All was well until Nov. 10, when we discovered that nine cameras in three locations had been stolen. The value of the stolen cameras, along with their protective steel boxes, media cards, rechargeable batteries and shielded padlocks, is estimated at $7,000. This is one of the biggest losses the program has experienced. Unfortunately, it’s brought our monitoring of structures in the North Bend area to an end; we’ve taken down all remaining cameras to prevent further loss to taxpayers.

A person of interest
We discovered that one camera, mounted in a tree not far from a stolen camera, photographed a person of interest carrying a long steel bar, his face covered by a bandana. We’d like to know who he is so that we can ask him some questions. If you recognize this person or have any other information, please call Kelly McAllister, WSDOT wildlife biologist, at 360 705-7426.

In the meanwhile, we’ll use the data we’ve gathered so far to move this important safety project forward. The fencing project is currently unfunded.

Looping you in on travel time data

Wednesday, November 12, 2014

by Mike Allende,

The recent run of extra-challenging slow morning commutes – especially southbound out of Everett – has made travel times a big point of discussion. With several commutes topping the 100-minute mark – topped by a 140-minute time in late September – our travel times page has been getting a workout.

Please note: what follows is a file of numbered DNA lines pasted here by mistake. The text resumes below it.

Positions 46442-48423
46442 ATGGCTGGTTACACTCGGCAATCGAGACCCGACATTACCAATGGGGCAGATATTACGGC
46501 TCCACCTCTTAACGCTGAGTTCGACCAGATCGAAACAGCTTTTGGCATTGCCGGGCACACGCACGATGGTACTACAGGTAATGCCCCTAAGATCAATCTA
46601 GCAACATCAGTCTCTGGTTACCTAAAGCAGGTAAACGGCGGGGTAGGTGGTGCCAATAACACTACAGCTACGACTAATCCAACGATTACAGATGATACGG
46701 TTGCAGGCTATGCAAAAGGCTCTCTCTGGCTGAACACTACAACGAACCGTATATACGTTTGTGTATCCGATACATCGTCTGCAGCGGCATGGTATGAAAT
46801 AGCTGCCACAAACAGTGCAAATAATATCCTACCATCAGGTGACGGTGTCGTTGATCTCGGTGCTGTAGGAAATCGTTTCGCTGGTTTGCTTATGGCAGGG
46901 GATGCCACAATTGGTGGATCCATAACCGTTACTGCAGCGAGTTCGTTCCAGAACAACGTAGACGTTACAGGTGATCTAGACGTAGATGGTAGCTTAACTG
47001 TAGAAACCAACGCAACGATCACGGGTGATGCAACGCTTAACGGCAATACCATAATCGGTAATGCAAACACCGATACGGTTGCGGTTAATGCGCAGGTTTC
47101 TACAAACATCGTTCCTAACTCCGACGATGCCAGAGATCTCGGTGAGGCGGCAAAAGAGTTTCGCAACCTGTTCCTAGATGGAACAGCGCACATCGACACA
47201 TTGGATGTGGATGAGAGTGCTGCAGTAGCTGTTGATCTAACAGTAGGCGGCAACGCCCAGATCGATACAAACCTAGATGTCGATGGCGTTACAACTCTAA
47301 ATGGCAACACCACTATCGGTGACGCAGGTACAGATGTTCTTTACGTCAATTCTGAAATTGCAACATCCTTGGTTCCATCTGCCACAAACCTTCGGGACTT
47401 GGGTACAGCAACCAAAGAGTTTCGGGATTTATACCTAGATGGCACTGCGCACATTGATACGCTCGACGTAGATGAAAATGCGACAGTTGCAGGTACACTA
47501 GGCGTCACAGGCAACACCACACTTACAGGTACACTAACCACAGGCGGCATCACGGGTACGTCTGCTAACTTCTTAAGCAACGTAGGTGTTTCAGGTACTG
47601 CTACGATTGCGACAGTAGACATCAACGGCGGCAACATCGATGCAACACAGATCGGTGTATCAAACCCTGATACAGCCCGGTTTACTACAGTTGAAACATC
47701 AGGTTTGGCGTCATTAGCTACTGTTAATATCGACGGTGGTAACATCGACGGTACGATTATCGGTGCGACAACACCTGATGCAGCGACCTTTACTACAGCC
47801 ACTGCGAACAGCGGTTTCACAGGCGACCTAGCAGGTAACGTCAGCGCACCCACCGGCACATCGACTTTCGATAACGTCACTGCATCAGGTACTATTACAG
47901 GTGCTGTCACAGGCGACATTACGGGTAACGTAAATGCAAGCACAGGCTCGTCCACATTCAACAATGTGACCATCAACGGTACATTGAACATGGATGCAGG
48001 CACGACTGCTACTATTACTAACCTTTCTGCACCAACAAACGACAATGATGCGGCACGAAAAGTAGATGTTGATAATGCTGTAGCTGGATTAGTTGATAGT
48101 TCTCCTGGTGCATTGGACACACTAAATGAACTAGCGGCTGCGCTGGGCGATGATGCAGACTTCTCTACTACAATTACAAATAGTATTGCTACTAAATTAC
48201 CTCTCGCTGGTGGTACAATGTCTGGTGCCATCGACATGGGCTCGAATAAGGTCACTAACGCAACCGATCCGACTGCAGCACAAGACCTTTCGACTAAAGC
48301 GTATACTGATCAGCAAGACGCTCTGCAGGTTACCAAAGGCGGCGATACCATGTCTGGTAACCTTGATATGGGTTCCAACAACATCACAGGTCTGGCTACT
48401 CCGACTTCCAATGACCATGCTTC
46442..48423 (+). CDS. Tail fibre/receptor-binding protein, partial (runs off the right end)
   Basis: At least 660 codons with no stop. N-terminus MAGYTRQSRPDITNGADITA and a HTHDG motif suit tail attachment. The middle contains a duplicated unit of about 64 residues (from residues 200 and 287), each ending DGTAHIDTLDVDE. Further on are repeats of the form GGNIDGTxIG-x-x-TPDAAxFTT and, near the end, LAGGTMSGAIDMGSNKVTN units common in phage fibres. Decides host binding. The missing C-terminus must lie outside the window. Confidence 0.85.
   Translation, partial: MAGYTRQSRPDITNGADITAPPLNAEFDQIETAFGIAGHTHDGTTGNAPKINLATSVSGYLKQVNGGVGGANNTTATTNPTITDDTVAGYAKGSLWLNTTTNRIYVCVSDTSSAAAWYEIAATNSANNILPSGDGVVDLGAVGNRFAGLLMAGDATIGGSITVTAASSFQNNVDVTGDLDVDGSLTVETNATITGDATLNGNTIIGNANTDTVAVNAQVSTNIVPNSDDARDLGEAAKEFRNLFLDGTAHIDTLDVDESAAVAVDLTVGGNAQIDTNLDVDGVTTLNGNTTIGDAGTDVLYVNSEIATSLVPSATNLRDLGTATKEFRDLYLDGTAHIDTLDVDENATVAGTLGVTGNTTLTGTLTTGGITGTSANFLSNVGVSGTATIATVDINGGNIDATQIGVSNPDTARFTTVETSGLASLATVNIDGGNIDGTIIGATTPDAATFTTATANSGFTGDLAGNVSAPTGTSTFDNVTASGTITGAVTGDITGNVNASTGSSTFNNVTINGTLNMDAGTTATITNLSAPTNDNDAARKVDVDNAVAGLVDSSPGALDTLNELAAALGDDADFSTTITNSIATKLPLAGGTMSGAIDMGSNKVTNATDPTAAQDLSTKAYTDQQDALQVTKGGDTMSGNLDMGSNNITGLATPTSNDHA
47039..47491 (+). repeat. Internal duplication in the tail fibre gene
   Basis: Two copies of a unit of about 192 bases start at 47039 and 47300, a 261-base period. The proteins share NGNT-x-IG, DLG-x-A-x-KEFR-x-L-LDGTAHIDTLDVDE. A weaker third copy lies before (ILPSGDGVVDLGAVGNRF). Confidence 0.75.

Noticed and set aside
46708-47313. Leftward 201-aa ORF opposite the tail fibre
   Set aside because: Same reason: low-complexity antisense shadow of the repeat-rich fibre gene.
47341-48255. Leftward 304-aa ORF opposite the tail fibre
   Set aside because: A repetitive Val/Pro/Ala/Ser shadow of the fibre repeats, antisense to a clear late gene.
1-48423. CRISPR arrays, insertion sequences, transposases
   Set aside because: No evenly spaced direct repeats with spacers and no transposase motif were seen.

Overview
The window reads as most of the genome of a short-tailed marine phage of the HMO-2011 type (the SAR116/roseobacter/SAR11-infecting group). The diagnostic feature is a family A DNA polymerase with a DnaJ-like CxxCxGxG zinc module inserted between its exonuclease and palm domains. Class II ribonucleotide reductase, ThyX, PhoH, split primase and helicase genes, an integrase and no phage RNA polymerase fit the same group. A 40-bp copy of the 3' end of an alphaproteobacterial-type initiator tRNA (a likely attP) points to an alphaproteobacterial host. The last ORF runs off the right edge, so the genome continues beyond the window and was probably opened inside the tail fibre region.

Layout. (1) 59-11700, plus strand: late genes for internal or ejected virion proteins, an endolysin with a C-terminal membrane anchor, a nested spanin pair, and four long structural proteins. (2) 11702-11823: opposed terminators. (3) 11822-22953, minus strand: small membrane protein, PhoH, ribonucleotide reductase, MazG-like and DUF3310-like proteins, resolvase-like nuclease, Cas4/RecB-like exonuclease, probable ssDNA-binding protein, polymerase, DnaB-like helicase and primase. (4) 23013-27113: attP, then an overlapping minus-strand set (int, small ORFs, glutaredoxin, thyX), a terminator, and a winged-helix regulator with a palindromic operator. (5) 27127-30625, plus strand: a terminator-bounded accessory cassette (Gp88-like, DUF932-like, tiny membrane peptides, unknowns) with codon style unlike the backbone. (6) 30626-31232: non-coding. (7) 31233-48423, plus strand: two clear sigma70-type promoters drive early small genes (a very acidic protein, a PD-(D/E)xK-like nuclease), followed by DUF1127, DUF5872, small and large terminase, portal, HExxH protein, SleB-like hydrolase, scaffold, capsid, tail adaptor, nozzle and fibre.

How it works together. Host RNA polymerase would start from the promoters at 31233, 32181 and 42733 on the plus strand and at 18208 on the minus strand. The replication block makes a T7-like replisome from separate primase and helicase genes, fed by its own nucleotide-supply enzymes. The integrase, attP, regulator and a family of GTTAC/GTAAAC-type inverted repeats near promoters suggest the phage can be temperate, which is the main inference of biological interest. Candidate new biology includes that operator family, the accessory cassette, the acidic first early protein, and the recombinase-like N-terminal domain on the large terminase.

Travel times posted on our website let people know what their
commute looks like before they leave their home.
They update every five minutes.
There are a number of reasons why this is happening, from dark and wet conditions, to collisions and breakdowns in the wrong place at the wrong time, to simply a lot of people going to the same place at the same time every day. But that’s not what this blog is about.

Instead, I thought it might be interesting to take a look at just how we compute those travel times. We know people rely on them to plan their trips, and we use technology and data to make them as accurate as we can. It’s important for us to provide useful data to the public. So how does it work? Glad you asked.

Travel times listed on highway message boards give commuters
an idea of how good (or bad) their commute ahead is.
About every half-mile or so on highways in the area, we have loop detectors embedded in the pavement. These loops measure the speed of each vehicle that goes over it, and the amount of time that vehicle is on the loop. It then sends that data to junction boxes nearby which calculate the information and sends it to our website, giving commuters the amount of time it should take them to get from particular points. Our data is accurate about 95 percent of the time and updates on our website every five minutes.

But we don’t just rely on our loops. From time to time, we also have people drive the various routes at different times of the day to calculate travel times. We’ve found that the results are usually close to what our posted travel times are, which gives people a good idea of about how long it will take them.